Some may benefit from setting a timer as a reminder to take a break to drink water, have a snack, or engage in a mindfulness exercise before or during a meal—this could be as simple as noticing your breathing while you eat, focusing on the tastes and smells of your food, or setting down the fork between bites.
Many lose track of thirst and hunger signals or become adapted to eating certain foods that may have harmful effects on health. Paying attention to the mind and body and how we relate to food can help us to be more actively engaged in our own health and fuel our motivation to engage in change.
Less nutritious options may be attractive because they are easier or faster to grab. This is understandable, especially given the prevailing climate being discussed. Engaging in dietary change requires some attention and effort, which will likely feel less cumbersome if we can identify the positives of making healthy nutrition a priority.
Eating nourishing foods can prevent disease and positively support sleep, energy, stress management, cognition, mood, productivity, performance, recovery, physical strength, and other foundational aspects of wellness.6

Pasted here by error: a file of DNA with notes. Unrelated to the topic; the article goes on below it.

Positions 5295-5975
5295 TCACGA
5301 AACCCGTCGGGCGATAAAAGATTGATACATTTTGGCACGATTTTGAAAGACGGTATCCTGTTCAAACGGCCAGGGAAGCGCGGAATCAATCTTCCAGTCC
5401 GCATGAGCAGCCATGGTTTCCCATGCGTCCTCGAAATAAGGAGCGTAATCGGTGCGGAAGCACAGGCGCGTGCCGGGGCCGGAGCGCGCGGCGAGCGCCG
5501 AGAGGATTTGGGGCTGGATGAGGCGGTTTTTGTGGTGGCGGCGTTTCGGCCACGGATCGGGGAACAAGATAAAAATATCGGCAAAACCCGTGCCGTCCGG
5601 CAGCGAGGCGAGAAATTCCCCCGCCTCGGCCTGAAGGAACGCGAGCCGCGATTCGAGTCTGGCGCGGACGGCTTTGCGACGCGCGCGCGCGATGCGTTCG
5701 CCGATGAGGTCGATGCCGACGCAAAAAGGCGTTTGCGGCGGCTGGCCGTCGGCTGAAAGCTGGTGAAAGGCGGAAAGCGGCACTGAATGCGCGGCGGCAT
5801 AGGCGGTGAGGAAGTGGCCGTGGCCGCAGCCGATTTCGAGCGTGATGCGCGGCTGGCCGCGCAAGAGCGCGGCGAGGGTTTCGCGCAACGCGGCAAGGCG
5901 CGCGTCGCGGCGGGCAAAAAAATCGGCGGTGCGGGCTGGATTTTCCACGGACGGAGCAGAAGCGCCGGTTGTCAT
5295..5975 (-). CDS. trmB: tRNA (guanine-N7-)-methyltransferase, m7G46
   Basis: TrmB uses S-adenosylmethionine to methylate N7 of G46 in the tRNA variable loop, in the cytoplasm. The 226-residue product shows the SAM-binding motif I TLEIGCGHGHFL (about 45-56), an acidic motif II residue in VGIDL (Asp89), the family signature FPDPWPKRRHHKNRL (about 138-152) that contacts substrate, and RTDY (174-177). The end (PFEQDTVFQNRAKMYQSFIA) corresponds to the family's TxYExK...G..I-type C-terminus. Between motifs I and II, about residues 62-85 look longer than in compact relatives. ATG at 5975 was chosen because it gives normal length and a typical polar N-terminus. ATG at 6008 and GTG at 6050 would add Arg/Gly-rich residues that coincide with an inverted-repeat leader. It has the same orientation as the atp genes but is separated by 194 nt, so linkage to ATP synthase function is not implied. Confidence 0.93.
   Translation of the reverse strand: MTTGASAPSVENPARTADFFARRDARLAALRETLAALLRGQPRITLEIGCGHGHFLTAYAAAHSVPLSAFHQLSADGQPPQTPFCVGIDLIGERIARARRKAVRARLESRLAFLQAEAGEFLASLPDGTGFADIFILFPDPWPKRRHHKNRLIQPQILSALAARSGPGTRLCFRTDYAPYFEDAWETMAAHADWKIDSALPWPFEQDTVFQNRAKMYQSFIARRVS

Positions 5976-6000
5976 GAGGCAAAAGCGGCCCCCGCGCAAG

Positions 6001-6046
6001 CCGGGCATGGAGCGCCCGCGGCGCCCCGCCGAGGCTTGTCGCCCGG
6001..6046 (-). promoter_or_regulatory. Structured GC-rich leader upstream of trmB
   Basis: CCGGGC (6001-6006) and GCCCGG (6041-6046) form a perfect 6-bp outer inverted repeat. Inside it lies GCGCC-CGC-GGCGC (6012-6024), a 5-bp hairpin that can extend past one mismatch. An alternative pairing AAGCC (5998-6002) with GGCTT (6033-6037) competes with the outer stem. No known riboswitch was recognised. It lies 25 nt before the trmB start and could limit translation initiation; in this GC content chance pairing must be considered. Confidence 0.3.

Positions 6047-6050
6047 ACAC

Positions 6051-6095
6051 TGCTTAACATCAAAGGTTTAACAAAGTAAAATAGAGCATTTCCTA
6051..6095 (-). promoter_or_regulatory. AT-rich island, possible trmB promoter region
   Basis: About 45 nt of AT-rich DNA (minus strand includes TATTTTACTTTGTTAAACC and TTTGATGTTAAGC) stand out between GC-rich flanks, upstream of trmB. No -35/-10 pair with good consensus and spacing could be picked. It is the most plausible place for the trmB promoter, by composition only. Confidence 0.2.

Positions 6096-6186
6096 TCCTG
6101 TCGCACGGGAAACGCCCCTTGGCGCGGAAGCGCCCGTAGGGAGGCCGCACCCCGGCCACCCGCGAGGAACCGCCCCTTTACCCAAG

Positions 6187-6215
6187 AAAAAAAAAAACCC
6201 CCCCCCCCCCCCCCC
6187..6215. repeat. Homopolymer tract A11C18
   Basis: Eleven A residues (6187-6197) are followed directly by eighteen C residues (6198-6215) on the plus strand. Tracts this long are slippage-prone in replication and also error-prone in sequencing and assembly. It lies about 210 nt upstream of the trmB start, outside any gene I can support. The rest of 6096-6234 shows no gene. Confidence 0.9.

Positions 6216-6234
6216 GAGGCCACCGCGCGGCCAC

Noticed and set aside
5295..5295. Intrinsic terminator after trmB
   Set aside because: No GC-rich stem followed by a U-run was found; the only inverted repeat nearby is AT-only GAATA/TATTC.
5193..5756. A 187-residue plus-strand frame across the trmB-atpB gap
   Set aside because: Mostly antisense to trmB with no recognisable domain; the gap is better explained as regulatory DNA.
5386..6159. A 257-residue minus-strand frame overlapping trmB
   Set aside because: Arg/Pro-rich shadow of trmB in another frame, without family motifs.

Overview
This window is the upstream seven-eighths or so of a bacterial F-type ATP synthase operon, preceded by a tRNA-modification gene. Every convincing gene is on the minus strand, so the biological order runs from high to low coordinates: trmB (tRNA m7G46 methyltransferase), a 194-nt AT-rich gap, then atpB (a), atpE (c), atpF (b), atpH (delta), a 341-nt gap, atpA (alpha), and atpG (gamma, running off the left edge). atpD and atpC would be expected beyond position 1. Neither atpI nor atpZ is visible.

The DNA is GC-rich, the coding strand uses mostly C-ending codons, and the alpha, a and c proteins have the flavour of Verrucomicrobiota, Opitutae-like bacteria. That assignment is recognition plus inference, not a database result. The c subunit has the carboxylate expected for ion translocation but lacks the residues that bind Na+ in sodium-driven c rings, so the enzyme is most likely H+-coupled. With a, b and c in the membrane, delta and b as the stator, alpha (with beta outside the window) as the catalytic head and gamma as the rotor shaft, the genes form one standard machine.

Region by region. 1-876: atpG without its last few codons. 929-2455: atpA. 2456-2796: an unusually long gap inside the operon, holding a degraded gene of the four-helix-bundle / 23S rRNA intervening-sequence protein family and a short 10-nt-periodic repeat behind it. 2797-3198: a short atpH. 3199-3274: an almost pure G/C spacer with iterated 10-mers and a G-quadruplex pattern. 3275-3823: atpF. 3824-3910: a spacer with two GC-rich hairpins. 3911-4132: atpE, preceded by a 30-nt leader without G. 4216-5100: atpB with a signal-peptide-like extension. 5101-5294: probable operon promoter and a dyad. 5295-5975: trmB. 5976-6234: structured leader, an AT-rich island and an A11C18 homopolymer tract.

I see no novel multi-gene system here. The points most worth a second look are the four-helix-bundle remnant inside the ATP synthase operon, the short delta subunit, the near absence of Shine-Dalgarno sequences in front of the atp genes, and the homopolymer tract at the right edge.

By recognizing the incentives of implementing change, we will be more likely to sustainably choose behaviors that promote vitality.
Diet is a modifiable risk factor. Some companies are steadfast in recognizing this issue, offering nutritious options in their cafeterias or providing access to other health-based programs. Still a larger paradigm shift is needed to raise health and nutrition higher on the popularly held list of priorities. By taking a more systemic approach to diet and nutrition—recognizing that by addressing health-based initiatives we actually boost productivity and prevent disease-related losses—we may better get to the root cause of the issue. Integrating wellness into a busy schedule is very doable, but it requires our involvement in the process. Health in this way is a verb.
1. Agarwal D, Bersin J, Lahiri G, Schwartz J, Volini E. Well-being: A Strategy and a Responsibility. Deloitte Insights. March 28, 2018.
2. Barker D. Developmental origins of chronic disease. Public Health. 2012;126(3):185-189. doi:10.1016/j.puhe.2011.11.014